Happy Birthday To “The Emancipation Of Mimi”

Mariah Carey does not get the respect she deserves.

You don’t have to look far to find someone on Twitter ready to catch her next vocal slip up. When she released Me. I Am. Mariah… The Elusive Chanteuse back in 2013, a tidal wave articles were published lambasting the singer for the album’s disappointing commercial performance (despite some pretty great reviews). But Mariah has been there, and done that. She’s played the game, set precedents, created trends within popular music and broke countless records along the way.

Today is the 11h birthday of Carey’s 10th album, The Emancipation of Mimi, which at the time of its release was heralded as her “comeback album.” At this point in her career, she suffered several commercial setbacks including the famously panned film Glitter and its accompanying soundtrack. She was also dealing with a very public nervous breakdown, which she attributed to “severe exhaustion” following a very grueling work schedule. Maybe you’re old enough to remember (and maybe you’re not) her now legendary appearance on MTV’s TRL. 

Her career was in such a downward spiral, that her unprecedented $100 million recording contract with Virgin Records was bought out as a way of getting her off the label. Though she was signed to Island Records, not even her follow up album Charmbracelet could inspire public interest. In comparison to record shattering works like Music Box and Daydream, she was a far cry from the Mariah Carey that dominated the Billboard charts.

Never one to be knocked down, she threw herself into working on what became The Emancipation of Mimi. The album debuted with over 400,000 copies sold in its first week, and would go on to sell 12 million copies world wide. “We Belong Together,” the song’s second single, spent 16 weeks at #1 on Billboard’s Hot 100, a feat that only Carey herself has topped with her song “One Sweet Day” from Daydream. It was deemed as ‘The Song of the Decade.’ “Shake It Off” and “Don’t Forget About Us” also performed very well, peaking at #2 and #1 respectively. The album would go on to accumulate 10 Grammy nominations, winning three.

The Emancipation of Mimi was, at that point, Carey’s most personal project. Not only because she used her sacred nickname ‘Mimi,’ but because she addressed the personal struggles she had endured over the course of her career. The music video for “We Belong Together,” addressed her marriage to the much older music mogul Tommy Mattola, who “discovered” and signed Carey when she was just a teenager. She even wore her custom Vera Wang dress, in typical Mariah fashion.

The album was her most musically adventurous thus far. Blending traditional R&B and hip hop with gospel and soul, a deviation from the more pop-driven releases she released early on in her career. This shift was something that she had been hinting at with Butterfly and even Daydream, but she was previously denied by Mattola who exerted an extreme amount of control over her career and musical output.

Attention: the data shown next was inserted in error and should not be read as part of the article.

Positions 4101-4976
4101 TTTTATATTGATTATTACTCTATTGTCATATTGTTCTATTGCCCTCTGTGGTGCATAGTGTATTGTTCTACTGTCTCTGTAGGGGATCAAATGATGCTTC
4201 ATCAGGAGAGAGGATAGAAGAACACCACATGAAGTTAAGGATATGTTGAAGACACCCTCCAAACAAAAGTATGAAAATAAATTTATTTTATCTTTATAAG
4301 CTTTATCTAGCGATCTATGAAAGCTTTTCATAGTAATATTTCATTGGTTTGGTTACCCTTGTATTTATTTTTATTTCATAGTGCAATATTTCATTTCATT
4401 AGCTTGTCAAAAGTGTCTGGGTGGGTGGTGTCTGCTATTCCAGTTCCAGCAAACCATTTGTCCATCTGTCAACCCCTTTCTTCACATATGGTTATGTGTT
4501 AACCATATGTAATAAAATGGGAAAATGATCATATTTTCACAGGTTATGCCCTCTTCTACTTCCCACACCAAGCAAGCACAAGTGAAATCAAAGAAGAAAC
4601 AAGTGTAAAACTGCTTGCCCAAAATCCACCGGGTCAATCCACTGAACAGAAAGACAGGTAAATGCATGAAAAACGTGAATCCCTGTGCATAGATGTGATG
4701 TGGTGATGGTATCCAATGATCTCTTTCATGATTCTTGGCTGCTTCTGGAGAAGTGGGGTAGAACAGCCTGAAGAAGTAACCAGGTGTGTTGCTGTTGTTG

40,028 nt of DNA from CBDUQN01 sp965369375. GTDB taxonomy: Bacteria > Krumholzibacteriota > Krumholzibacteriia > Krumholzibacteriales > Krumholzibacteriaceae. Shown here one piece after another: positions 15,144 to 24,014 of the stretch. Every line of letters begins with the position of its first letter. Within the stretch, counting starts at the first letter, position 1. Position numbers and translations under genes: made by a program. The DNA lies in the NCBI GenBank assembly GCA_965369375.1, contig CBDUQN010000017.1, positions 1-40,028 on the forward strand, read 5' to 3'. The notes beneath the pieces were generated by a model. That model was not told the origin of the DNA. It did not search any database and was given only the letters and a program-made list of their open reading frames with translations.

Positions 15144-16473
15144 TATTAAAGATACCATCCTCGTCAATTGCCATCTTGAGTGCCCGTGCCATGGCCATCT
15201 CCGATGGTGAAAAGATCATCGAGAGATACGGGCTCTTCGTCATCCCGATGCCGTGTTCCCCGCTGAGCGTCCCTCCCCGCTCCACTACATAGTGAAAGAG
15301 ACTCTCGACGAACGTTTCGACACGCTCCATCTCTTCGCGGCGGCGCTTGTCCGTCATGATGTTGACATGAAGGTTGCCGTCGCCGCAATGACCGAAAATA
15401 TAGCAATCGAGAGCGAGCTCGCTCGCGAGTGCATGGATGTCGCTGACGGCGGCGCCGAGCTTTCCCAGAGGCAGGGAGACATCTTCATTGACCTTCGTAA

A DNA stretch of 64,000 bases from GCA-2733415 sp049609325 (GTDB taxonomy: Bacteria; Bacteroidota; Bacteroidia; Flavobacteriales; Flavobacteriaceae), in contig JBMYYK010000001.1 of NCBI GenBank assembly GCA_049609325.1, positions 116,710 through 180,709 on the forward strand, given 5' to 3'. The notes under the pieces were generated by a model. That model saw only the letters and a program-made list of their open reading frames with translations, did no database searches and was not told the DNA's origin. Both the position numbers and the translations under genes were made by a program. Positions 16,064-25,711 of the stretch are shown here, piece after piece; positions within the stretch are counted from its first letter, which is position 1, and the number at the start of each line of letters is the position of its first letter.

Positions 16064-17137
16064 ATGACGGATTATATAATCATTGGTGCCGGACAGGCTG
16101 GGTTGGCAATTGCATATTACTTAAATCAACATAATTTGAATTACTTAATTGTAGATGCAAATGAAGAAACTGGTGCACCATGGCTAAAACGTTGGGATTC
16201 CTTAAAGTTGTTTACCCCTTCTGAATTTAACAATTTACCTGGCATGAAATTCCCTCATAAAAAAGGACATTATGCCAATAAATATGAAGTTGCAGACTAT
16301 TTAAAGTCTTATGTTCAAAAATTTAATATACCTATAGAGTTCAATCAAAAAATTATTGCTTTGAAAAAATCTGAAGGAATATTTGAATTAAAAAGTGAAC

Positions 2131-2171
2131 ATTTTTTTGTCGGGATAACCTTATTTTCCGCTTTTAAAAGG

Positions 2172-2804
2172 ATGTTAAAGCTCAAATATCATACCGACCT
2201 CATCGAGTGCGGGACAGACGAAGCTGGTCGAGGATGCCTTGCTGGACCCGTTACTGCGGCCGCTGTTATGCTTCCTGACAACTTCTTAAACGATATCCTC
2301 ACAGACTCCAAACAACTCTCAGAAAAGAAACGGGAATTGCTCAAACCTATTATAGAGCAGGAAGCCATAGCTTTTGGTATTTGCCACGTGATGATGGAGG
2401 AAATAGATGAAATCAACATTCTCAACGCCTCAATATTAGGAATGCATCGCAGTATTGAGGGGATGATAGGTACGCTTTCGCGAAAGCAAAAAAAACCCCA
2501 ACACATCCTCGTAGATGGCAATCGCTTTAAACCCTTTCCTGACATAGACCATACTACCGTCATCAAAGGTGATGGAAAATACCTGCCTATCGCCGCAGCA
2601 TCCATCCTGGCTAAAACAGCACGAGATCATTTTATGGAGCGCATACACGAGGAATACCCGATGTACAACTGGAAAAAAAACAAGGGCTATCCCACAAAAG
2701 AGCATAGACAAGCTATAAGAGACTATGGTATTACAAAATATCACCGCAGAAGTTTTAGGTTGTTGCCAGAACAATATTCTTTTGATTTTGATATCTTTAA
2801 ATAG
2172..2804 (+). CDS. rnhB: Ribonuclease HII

To this day, the album is as fresh sounding as it was back in 2005. Back then, I didn’t appreciate music nearly as much as I do now , nor did I own many CD’s. But I do remember asking my mom for The Emancipation of Mimi for my birthday; that was all I wanted that year. I wore the disc out so much, that years later I bough the Platinum re-release edition just to have a working physical copy of it.

It’s still one of the most important albums ever released, especially to me. You’ll still catch me belting the chorus to “We Belong Together,” whether it be in the car with the windows rolled down or while I’m writing in my bedroom with headphones on. “Shake It Off” and “It’s Like That” are on every single party playlist my roommates and I have ever made. Her vocals are jaw-droppingly crystalline on tracks like “Mine Again,” “Your Girl” and “I Wish You Knew.”

However, it’s “Fly Like A Bird” that remains the crowned jewel of the album. Perfectly placed as the final song on the track list, it’s a cultivation of the album’s message. It opens up with Carey’s own pastor, Clarence Keaton, reciting a bible verse. What follows is an earth-shattering vocal performance from Carey, the best she sounded since “Vision Of Love.”

“Fly like a bird/take to the sky/I need you now Lord/carry me high!” she belts, simultaneously delivering a personal prayer to God.

Carey performed the song at the 48th Grammy awards, the year Emancipation was nominated. Though it didn’t win any of the major awards, her performance reminded everyone that she didn’t need an Album of the Year award, because she had already won. Actress Terri Hatcher, who presented the award following the performance, was visibly stunned. “It’s like we’ve all been saved,” she said.

Not only was Emancipation Mariah returning to prominence, but it was an announcement; for the first time, Carey exerted complete control over a project. She had already flexed her muscles as a vocalist and a songwriter, but never like this before. This is unmistakably a Mariah Carey record for a whole new generation. It’s an emancipation in ever sense of the word.